Synchrotrons Play Role in Nobel Prize Research
Synchrotrons Play Role in Nobel Prize Research
Synchrotrons played a key role in the research that won Brian Kobilka, a professor and chair of Molecular and Cellular Physiology at the Stanford School of Medicine, the 2012 Nobel Prize in chemistry on Wednesday.
Kobilka, who shares the Nobel with Robert Lefkowitz of Duke University, performed his prize-winning research mostly at the Argonne National Laboratory synchrotron. It revealed the structure and functioning of a protein complex on the surface of human cells, called a G-protein-coupled receptor, that receives signals from the cell’s environment and is a key target for drug development.
But he and his colleagues also used SLAC’s Stanford Synchrotron Radiation Lightsource (SSRL) in the mid 1990s and early 2000s to develop techniques for determining the structure of protein receptors.
Crystals and Microbeams
Researchers typically use a method called X-ray crystallography to discover a protein’s atomic structure. They crystallize the protein, then bombard it with X-ray light. The patterns made by light diffracting off atoms in the crystal reveal the protein’s structure.
However, the proteins in these cellular receptors, which sit in the fatty outer membranes of cells and regulate many important physiological processes, are extremely complex and fragile, and difficult and costly to crystallize.
William Weis, a longtime collaborator in Kobilka's work, is a member of the Photon Science faculty at SLAC and a professor of structural biology at Stanford University. He said, "Over the years, when we had some crystals, we would look at them at SSRL to see if we were making any progress at getting anything that diffracted," or successfully produced an image.
Because their crystallized samples were so small, it became clear, Weis said, that smaller-sized X-ray beams were required to provide higher-resolution imaging.
"The crystals really required microbeams – really finely focused X-ray beams," which were first available at the European Synchrotron Radiation Facility in Grenoble, France, Weis said: "If you use a larger beam, you get too much background. It's really a signal-to-noise problem."
After running experiments at the French facility, Weis and Kobilka began using similar microbeams at Argonne’s Advanced Photon Source (APS), a synchrotron X-ray research facility in Illinois. It was there, at APS, that most of the data related to the Nobel Prize-winning research was collected.
New Research Possibilities
Weis said future research related to the cellular receptors could also be conducted at the SSRL, which now offers a beamline with microbeams and in some tests has produced high-resolution images comparable to those from the microbeam at APS.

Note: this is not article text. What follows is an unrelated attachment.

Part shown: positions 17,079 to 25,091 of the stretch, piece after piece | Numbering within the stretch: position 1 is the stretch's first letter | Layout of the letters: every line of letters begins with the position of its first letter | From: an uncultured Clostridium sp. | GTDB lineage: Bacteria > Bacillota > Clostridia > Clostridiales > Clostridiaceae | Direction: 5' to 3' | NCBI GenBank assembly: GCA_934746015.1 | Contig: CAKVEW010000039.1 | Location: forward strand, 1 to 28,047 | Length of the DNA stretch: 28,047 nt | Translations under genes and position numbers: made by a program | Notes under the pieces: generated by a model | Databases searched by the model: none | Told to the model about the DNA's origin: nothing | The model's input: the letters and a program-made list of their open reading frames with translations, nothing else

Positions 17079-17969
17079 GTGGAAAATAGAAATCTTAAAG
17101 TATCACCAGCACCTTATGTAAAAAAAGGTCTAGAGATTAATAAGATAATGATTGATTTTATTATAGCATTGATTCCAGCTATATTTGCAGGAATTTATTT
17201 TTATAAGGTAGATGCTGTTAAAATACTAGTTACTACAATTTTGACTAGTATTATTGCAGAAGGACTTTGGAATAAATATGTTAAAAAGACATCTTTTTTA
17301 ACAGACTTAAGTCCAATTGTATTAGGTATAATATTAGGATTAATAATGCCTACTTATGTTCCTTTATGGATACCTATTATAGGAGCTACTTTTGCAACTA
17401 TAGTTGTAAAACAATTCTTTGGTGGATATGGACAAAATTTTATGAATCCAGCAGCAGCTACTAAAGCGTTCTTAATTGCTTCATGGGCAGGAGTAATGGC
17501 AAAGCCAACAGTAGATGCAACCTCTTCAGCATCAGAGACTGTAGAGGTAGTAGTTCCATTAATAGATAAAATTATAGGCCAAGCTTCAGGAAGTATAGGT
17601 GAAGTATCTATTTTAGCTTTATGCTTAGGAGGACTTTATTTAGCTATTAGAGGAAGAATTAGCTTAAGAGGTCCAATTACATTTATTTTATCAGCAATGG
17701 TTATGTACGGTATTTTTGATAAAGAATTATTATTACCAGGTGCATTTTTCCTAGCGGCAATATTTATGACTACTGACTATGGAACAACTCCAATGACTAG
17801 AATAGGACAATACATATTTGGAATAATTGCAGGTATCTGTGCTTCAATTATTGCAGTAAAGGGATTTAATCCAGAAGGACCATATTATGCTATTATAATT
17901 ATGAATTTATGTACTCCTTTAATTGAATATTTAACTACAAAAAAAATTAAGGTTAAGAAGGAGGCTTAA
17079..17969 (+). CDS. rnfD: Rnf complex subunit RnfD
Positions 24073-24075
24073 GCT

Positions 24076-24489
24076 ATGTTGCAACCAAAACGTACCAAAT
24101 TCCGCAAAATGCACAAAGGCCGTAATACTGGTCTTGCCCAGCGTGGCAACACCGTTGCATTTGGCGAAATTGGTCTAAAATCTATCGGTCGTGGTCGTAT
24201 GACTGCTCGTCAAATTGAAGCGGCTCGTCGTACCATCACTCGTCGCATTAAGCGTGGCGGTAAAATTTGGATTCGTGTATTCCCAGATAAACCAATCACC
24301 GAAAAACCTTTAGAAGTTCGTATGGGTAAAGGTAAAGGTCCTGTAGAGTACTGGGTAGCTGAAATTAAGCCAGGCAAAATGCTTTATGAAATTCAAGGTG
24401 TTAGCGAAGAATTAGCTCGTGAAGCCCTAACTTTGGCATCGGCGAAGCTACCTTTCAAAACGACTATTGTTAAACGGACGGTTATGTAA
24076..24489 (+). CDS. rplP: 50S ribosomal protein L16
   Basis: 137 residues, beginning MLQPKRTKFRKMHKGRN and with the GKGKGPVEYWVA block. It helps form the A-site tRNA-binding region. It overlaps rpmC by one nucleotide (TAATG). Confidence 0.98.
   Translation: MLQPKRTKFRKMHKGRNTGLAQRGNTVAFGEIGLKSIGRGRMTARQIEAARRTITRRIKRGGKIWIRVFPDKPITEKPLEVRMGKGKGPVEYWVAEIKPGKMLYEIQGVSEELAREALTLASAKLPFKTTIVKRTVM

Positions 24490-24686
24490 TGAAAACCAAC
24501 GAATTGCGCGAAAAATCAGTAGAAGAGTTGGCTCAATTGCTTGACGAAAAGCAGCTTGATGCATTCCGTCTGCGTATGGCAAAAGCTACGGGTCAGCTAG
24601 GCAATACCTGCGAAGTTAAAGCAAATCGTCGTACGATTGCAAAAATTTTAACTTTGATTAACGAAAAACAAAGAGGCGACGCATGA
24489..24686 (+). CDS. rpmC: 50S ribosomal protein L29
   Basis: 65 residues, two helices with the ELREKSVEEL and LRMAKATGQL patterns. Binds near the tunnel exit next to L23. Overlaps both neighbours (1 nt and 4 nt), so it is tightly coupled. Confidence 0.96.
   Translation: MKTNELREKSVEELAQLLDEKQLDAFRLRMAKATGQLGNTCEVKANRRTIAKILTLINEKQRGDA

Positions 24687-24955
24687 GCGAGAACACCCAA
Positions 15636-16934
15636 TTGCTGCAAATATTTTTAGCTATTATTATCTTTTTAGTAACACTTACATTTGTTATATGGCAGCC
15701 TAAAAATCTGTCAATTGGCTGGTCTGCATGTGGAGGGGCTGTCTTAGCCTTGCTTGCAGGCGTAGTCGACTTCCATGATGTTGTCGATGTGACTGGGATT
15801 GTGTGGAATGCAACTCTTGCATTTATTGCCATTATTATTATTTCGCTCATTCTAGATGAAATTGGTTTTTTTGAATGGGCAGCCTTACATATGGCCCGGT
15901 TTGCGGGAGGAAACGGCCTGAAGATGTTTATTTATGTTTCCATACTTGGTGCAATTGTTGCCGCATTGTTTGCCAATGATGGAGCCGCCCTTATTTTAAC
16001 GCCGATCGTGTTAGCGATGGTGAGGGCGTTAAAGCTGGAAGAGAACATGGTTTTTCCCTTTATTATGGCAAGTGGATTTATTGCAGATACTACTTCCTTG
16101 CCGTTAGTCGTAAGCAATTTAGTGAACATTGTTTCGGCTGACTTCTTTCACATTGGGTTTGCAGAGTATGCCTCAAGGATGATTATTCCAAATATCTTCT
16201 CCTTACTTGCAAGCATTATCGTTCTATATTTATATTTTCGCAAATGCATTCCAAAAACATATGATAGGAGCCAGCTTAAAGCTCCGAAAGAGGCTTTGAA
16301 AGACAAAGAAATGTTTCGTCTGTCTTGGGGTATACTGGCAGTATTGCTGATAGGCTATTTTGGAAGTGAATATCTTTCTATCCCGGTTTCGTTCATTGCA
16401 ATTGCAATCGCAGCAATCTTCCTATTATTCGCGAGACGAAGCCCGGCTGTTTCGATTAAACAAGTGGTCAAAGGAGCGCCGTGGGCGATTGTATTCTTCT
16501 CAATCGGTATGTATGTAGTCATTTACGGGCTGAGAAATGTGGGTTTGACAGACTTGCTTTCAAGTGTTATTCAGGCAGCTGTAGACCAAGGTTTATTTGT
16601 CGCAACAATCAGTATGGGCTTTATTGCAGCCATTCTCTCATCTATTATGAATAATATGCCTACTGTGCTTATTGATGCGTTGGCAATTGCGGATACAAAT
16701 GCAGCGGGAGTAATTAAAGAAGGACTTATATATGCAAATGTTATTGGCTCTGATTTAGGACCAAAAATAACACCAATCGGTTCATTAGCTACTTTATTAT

There is also potential to propose related experiments at SLAC's Linac Coherent Light Source X-ray laser facility, he said, which may allow researchers to outrun the problem of damaging fragile protein samples with radiation before they can be imaged. "One of the promises of LCLS is that we can do the so-called 'diffract before destroy' experiment," Weis said, gathering structural information in the quadrillionths of a second before the crystals are obliterated in the powerful X-ray laser pulses.
In fact, researchers have already conducted experiments at LCLS to better understand the structure of delicate membrane proteins, viruses and biological systems involved in photosynthesis, for example.
Weis said that when he learned about the Nobel Prize shortly after waking up Wednesday morning, "I thought it was great. I sent an email, obviously, to Brian. I can't say I was hugely surprised. These were such landmark studies."
In a media conference call on Wednesday, Kobilka said he hopes his research will ultimately lead to the development of more effective drugs to combat a wide range of diseases, from psychiatric disorders to diabetes, lung and heart diseases and cancer.
Early Crystallography Work at SSRL
He noted that while most of the data collection was at Argonne, the SSRL staff at SLAC "have been very generous with time" in his team's early efforts to produce useful diffraction images.
Those formative crystallography experiments began "in fits and starts," around 1995, Weis recalled, with occasional trips back and forth from Stanford to SLAC to test out diffraction on the latest batch of crystallized protein.
The ability to make crystallized samples of the receptors was in doubt when Kobilka began his work, Weis recalled: "People not that long ago, 10 years ago, were saying these things would never be crystallized."
He said it was Kobilka's "dedication and perseverance to the problem that brought everyone together. He brought whatever technology needed to be brought to bear on the problem."
Kobilka said during a Wednesday press conference that he did not take failure as an answer when his research wasn't giving him the results he was seeking, noting the need for what a friend had described to him as "irrational optimism."
"Even though something fails, " he said, "you go home and at the end of the day, maybe you look down and then you think of an idea – 'Oh, this one's going to work' – and just keep thinking that something's going to work."
Kobilka also noted that his work has been "very much an interdisciplinary project," and that the proximity of the medical school to Stanford's other research groups has been fruitful.
"I remember early on I had some problem – I needed some chemistry expertise,” he said. “And I just walked to the chemistry department, started knocking on doors, asking, 'Do you know how to do this?' I came away with an answer."